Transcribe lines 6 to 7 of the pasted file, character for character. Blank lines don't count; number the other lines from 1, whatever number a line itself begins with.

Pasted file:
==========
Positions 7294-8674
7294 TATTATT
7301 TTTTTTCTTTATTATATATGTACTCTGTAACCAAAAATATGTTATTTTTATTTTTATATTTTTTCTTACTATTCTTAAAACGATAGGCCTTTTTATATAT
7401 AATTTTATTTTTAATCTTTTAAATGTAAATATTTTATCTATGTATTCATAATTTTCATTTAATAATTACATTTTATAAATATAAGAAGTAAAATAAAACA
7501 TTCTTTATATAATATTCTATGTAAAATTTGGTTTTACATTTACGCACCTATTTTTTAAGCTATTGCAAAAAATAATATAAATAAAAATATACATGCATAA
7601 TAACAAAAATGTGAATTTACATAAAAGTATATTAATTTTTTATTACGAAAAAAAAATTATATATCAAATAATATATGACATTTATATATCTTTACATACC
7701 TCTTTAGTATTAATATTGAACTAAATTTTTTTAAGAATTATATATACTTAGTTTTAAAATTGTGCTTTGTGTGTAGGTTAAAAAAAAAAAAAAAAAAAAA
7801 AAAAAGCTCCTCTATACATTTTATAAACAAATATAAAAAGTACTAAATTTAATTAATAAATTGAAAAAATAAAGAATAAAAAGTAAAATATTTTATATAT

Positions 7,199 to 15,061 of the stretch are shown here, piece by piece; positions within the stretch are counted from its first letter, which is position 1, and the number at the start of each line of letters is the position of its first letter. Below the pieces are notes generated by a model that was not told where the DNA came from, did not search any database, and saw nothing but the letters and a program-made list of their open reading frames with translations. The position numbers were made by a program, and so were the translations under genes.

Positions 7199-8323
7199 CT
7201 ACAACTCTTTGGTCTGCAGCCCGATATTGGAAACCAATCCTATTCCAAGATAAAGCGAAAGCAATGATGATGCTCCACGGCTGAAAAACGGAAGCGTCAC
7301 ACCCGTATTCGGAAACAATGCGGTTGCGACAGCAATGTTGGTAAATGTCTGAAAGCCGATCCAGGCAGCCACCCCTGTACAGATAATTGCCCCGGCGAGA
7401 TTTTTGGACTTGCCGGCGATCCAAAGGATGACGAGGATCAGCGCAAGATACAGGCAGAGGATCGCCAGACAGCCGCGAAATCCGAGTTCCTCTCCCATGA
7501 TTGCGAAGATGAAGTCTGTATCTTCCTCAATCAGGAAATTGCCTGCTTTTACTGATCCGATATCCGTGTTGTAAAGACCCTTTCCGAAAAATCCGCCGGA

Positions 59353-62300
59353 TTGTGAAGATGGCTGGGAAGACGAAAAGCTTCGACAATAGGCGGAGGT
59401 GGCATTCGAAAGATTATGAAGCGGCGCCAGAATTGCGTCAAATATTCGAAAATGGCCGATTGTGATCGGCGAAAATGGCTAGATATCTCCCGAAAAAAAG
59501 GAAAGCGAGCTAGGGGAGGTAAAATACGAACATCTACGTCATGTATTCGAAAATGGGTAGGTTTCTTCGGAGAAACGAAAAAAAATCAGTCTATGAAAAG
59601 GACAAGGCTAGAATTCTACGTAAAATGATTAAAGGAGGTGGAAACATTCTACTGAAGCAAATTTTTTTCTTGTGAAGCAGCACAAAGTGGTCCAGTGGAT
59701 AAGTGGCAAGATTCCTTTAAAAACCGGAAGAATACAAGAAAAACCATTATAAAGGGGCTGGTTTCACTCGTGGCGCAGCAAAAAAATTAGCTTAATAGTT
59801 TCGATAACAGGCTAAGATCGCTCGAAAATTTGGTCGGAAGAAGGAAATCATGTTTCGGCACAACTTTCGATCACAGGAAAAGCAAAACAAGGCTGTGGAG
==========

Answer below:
7601 TAACAAAAATGTGAATTTACATAAAAGTATATTAATTTTTTATTACGAAAAAAAAATTATATATCAAATAATATATGACATTTATATATCTTTACATACC
7701 TCTTTAGTATTAATATTGAACTAAATTTTTTTAAGAATTATATATACTTAGTTTTAAAATTGTGCTTTGTGTGTAGGTTAAAAAAAAAAAAAAAAAAAAA